Rosie

November 22nd, 2011 by Daniel Mudrick

Rosie Gets a Fresh Start!

Rosie’s story began in July 2008 when Mississauga Animal Control picked her up as a stray. The officers noticed that she was limping badly and feared that a car may have hit her. Rosie was transported to Clarkson Village Animal Hospital to be examined, before being taken to the animal shelter. While here, Dr. Johnson noted that she was very thin, still had deciduous (baby) teeth in addition to her adult teeth, and that her right hip appeared to be dislocated. Rosie was a charmer and snuggled with anyone who would hold her despite being surrounded by strangers.

In the meantime, Mississauga Animal Control located Rosie’s owners. When they became aware of the full extent of her medical problems – including the likelihood that her hip would require surgery – they chose to surrender her to Mississauga Animal Control. They have an obligation to hold a pet for seven days in order for them to be considered legally “surrendered”, so Rosie was taken to the animal shelter. Lucky for Rosie, Dr. Mudrick happened to be looking for a new companion. At the end of her holding period, he applied to adopt her and Rosie had found her new home.

This was just the beginning for Rosie. She still had a list of medical problems. We began by cleaning her teeth and extracting the deciduous ones. As is the case in many small breed dogs, Rosie’s baby teeth had not fallen out on their own. If they are allowed to remain in the mouth, they create extra spaces for bacteria and debris to collect. They can also interfere with the proper growth of the adult teeth. We also discovered that one of Rosie’s adult teeth had been broken off entirely, leaving the root exposed. This is extremely painful and potentially dangerous, since it offers a direct route for bacteria to enter the bloodstream. While Rosie was under general anaesthetic, we took the opportunity to radiograph her hips, as this would have been painful for her if she was awake. The radiographs showed that not only was Rosie’s hip badly damaged, but this was not a new injury and she had likely been in pain for some time. The head of the femur, which is normally round and swivels smoothly in its socket was very coarse and irregular. Rosie was so uncomfortable that she had been choosing not to use that leg.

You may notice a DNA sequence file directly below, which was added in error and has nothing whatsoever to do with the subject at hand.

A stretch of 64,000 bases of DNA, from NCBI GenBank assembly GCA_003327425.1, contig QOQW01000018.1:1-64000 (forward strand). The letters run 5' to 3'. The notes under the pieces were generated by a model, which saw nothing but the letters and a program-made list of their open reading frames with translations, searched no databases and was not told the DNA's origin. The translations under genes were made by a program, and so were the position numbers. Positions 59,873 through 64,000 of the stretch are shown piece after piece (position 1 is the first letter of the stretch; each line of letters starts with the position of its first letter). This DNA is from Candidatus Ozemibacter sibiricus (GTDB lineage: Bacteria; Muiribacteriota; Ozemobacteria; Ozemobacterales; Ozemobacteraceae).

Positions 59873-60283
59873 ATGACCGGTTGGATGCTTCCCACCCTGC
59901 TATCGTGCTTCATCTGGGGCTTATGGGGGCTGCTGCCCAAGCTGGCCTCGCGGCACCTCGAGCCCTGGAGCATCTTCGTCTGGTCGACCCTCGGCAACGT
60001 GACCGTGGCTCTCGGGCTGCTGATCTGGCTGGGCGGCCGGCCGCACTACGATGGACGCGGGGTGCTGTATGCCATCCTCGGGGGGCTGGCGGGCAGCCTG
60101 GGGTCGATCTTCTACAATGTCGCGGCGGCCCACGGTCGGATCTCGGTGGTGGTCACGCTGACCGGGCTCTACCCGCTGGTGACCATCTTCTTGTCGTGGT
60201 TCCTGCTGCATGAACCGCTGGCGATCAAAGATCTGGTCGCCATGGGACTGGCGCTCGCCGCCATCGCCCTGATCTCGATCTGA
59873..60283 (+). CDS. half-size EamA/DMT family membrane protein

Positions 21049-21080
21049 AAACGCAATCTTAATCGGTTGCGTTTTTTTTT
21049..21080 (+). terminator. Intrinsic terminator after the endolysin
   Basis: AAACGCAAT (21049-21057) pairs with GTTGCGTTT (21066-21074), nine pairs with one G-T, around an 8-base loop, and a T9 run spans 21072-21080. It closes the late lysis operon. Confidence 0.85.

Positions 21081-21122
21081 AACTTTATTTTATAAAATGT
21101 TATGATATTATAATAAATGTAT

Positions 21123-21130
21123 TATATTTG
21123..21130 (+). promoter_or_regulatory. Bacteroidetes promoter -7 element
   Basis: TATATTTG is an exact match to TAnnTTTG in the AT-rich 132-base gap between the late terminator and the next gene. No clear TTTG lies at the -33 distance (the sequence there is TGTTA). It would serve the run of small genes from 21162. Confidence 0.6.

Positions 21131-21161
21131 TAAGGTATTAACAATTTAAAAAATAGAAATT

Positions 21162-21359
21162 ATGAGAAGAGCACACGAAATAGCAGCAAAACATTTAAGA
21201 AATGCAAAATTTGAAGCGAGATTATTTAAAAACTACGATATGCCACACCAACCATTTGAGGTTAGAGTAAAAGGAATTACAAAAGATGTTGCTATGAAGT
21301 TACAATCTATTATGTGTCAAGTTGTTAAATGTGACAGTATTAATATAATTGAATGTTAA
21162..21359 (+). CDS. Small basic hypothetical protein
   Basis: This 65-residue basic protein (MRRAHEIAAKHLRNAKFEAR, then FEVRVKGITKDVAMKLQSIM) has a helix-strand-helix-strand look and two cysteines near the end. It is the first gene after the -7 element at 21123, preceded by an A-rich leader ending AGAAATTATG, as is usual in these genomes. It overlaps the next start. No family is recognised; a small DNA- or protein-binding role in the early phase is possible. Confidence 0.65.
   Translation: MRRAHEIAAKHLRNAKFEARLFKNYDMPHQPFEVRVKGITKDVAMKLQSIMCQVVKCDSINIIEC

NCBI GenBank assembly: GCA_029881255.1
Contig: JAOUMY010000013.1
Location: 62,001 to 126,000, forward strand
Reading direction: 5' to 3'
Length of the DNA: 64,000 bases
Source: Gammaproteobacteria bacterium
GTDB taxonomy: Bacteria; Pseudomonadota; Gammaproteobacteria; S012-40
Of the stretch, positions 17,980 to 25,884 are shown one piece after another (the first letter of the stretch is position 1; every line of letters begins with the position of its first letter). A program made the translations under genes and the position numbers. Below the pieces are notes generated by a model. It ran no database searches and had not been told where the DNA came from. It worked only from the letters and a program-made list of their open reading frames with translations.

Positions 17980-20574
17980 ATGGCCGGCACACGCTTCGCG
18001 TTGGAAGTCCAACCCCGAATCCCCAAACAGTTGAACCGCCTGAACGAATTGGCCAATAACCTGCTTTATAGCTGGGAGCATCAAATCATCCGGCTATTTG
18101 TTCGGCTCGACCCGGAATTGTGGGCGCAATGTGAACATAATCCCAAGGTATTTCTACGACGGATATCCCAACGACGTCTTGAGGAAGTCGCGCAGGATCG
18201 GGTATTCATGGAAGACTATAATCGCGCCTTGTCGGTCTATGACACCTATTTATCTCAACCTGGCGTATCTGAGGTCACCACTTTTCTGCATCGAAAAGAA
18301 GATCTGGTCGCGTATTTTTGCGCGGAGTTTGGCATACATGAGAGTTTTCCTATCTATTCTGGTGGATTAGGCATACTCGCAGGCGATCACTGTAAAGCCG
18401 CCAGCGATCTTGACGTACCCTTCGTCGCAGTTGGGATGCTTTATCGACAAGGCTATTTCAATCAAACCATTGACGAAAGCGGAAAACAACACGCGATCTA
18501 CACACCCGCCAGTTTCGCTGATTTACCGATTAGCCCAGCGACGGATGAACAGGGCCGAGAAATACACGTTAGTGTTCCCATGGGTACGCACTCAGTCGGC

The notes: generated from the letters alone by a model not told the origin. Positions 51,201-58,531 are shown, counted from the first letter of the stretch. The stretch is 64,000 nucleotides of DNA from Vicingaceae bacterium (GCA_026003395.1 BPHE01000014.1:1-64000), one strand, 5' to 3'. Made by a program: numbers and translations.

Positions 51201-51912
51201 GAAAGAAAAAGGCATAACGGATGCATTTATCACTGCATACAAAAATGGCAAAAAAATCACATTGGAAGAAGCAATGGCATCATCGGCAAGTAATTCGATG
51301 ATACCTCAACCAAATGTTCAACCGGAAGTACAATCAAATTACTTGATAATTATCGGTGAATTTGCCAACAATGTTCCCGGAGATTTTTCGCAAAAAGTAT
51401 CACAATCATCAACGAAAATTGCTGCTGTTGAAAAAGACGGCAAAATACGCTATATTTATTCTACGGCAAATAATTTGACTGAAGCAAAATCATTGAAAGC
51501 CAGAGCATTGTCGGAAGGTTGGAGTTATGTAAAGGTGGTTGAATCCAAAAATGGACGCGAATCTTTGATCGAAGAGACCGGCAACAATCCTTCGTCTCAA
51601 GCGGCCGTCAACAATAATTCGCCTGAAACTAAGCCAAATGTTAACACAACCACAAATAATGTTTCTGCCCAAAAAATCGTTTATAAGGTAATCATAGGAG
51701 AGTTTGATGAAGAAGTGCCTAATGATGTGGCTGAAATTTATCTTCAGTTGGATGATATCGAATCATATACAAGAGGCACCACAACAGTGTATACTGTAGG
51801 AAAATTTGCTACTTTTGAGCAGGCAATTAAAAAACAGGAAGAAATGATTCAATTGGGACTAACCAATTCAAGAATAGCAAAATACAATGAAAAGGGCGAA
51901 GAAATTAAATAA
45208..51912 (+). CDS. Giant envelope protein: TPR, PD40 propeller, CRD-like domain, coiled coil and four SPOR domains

Rosie’s hip was repaired using a surgery called a “Femoral Head Excision”. This is an option in small dogs when the head of the femur causes a great deal of pain as the roughened surface rotates in its socket. The head of the femur is removed entirely, leaving the dog’s body to form a “false joint”. This does not have as much strength as a healthy normal joint, but it allows the dog to move its leg without pain. Rosie started to recover from her major surgery right away. She went home that night and quickly began eating!

Little Rosie still has one more surgery to go! Around the time of her hip repair – Rosie went into heat. Intact (unspayed) female dogs run the risk of many serious health problems including malignant mammary tumours and a life-threatening uterine infection called “pyometra”. When Rosie has recovered more fully from her first surgery, she will then undergo an ovariohysterectomy (spay) to help her lead a long healthy life without the risk of reproductive diseases.

In the meanwhile, Rosie is living the life of luxury. She has her very own couch in the staff lunchroom and never suffers from a shortage of love and attention. Now that Rosie’s mouth is healthy, she is eating well and putting on some weight

If you look…you may see her happily running after Dr. Mudrick to hop in the car and head home.

About Daniel Mudrick

I'm the owner and founder of Clarkson Village Animal Hospital, a state-of-the-art veterinary hospital that's open 24 hours a day, 7 days a week, 365 days a year. Clarkson Village Animal Hospital has always been a dream of mine, and by caring for one patient at a time, the hospital has continued to grow. During those rare times when I'm not at the hospital, I'm at yoga, hiking, gardening, and spending time with my family. I also enjoy reading to stay current on the most recent advances in veterinary medicine.

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